Early in my Social Work career, I had a close friend who was a fellow Social Worker. Incase you didn’t know it, us Social Workers tend to stick together. There are not too many that can understand our rude and crude senses of humor; therefore, it takes one to know one. Get it? But back to the topic. Over lunch one day, we were joking and trying to blow off steam from a particularly demanding case load and I remember chuckling through this comment, “When I grow up, I want to have the ability to tell someone to go straight to hell in such a manner that they actually look forward to the trip”. We laughed at that for months to come. And 10+ years later, I still think of it with a fond smile as well as of that dear friend who has since gone on to be with the Lord.
Within my 18 year career as a Social Worker, I have pretty much perfected the ability to discuss topics with families and patients in such a manner that they understand that my heart has their best interest in mind even when I speak words they do not want to hear. No, your precious Mom will most likely not make it through the weekend. Yes, your courageous father who fought in WWII must now have 24 hour caregivers to help with toileting and making certain his meds are given appropriately. Yes, I will be making a DHR report today because I am concerned that you are neglecting the needs of your Uncle who has entrusted you with his care. Yes, my nurse is going to have to begin counting out your narcotics upon each visit as we are concerned that meds are being taken inappropriately. Yes, you must provide a clean workspace for our nurse to provide wound care in an effective, sanitary manner; no dog feces can be visible in said workspace. Yes, I’d like to discuss funeral arrangements with you today, have you thought of where you’d like to be buried or who you might want to conduct your service. I have literally conducted hundreds of conversations where I’ve addressed these specific issues and countless other topics equally difficult. The topics are ever changing. My goal; however, does not. My goals are for these families to feel my compassion, grasp my stern resolve that the issue must be addressed no matter how uncomfortable it must feel and for them to finally feel a compelling pull toward finding a resolution or understanding that meets the needs of all that are involved.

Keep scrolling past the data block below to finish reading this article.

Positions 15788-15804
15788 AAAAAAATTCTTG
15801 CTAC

While driving in to work this morning, I was mulling over some of the cases that I would be seeing for the day, preparing my mind for whatever my to-do list put in my path and I had an epiphany while considering a particularly difficult patient. Girl, you finally lived up to your long years ago dream. Now, granted, I don’t find myself telling my patients or families to go straight to hell, though there have been a few that perfectly tried my patience on just the right day and beer and cigarettes were written IN BOLD on my “after 5p” to-do list. But, I have the ability to speak to others in a manner in which I would like to be spoken. I have the ability to convey my thoughts and expertise and experiences and knowledge to these families in a manner in which they can understand so as to make their own decision. I say hard things, but always in the appropriate tone.
So, yes, I confess that there are times when working particularly difficult cases, and wonderful resolutions are implemented, that I may sit back and pat myself on the back briefly. Not long enough to get the “big head” but just long enough to keep up morale. (Ha!) Those are the times when I sort of think to myself, yep girl, you got it.
If my sweet Mama were here to read this, she would definitely have already said, “Watch your mouth young lady”. But then she’d remember where I get my sometimes less than lady-like mouth, and that is my Father who she dearly loved. So, all would have been well…until the next time I spouted something off without thinking.
I’ve enjoyed sharing a cup of coffee with you. I’ll let you know when another fresh pot is ready. ~paula